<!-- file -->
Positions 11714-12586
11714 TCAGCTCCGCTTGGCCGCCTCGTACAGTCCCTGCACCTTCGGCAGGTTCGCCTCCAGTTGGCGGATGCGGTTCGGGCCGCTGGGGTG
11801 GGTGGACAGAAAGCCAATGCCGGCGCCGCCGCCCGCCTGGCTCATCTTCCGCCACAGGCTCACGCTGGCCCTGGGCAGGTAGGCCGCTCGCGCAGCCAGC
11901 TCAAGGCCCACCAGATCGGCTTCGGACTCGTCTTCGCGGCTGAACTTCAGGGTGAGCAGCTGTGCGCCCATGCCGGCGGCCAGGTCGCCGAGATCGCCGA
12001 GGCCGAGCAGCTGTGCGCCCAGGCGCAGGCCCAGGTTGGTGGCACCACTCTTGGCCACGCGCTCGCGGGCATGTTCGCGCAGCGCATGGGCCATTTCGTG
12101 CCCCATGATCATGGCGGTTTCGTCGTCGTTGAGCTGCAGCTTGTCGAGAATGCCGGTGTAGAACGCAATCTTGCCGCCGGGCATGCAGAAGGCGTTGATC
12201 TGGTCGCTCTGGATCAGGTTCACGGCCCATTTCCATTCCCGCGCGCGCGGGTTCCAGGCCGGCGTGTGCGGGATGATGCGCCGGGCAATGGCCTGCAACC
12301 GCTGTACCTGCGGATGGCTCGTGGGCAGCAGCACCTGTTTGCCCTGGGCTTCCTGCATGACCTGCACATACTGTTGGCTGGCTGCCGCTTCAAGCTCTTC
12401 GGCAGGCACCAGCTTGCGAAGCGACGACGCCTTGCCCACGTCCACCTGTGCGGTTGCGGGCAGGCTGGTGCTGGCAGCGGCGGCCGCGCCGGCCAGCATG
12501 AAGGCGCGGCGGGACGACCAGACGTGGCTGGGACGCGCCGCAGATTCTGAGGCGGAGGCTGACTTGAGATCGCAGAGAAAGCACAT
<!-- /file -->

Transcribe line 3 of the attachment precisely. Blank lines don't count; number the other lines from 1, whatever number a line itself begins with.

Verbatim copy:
11801 GGTGGACAGAAAGCCAATGCCGGCGCCGCCGCCCGCCTGGCTCATCTTCCGCCACAGGCTCACGCTGGCCCTGGGCAGGTAGGCCGCTCGCGCAGCCAGC